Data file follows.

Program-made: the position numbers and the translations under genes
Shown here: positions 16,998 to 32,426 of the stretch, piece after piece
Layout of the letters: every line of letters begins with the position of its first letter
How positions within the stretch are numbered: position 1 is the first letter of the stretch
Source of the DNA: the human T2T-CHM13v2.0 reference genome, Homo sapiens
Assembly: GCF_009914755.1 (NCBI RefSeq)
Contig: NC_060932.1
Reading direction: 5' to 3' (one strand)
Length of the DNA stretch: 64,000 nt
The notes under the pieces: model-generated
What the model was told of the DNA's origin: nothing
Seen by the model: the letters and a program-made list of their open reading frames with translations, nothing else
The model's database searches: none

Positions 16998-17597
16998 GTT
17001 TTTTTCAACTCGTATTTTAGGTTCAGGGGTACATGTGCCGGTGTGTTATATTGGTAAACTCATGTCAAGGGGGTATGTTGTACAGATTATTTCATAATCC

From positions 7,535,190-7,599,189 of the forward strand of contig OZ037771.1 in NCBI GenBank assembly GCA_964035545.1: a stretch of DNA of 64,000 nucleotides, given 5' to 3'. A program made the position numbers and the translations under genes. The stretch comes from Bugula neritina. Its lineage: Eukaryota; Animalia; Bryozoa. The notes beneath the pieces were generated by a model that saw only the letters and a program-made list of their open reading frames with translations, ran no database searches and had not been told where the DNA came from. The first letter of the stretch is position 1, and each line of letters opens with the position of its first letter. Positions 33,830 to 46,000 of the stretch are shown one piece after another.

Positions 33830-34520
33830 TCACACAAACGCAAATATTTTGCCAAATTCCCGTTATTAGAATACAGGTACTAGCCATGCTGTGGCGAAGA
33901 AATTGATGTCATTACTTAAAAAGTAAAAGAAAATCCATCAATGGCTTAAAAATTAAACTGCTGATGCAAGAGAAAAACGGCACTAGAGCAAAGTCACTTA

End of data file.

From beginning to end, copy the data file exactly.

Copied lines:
Program-made: the position numbers and the translations under genes
Shown here: positions 16,998 to 32,426 of the stretch, piece after piece
Layout of the letters: every line of letters begins with the position of its first letter
How positions within the stretch are numbered: position 1 is the first letter of the stretch
Source of the DNA: the human T2T-CHM13v2.0 reference genome, Homo sapiens
Assembly: GCF_009914755.1 (NCBI RefSeq)
Contig: NC_060932.1
Reading direction: 5' to 3' (one strand)
Length of the DNA stretch: 64,000 nt
The notes under the pieces: model-generated
What the model was told of the DNA's origin: nothing
Seen by the model: the letters and a program-made list of their open reading frames with translations, nothing else
The model's database searches: none

Positions 16998-17597
16998 GTT
17001 TTTTTCAACTCGTATTTTAGGTTCAGGGGTACATGTGCCGGTGTGTTATATTGGTAAACTCATGTCAAGGGGGTATGTTGTACAGATTATTTCATAATCC

From positions 7,535,190-7,599,189 of the forward strand of contig OZ037771.1 in NCBI GenBank assembly GCA_964035545.1: a stretch of DNA of 64,000 nucleotides, given 5' to 3'. A program made the position numbers and the translations under genes. The stretch comes from Bugula neritina. Its lineage: Eukaryota; Animalia; Bryozoa. The notes beneath the pieces were generated by a model that saw only the letters and a program-made list of their open reading frames with translations, ran no database searches and had not been told where the DNA came from. The first letter of the stretch is position 1, and each line of letters opens with the position of its first letter. Positions 33,830 to 46,000 of the stretch are shown one piece after another.

Positions 33830-34520
33830 TCACACAAACGCAAATATTTTGCCAAATTCCCGTTATTAGAATACAGGTACTAGCCATGCTGTGGCGAAGA
33901 AATTGATGTCATTACTTAAAAAGTAAAAGAAAATCCATCAATGGCTTAAAAATTAAACTGCTGATGCAAGAGAAAAACGGCACTAGAGCAAAGTCACTTA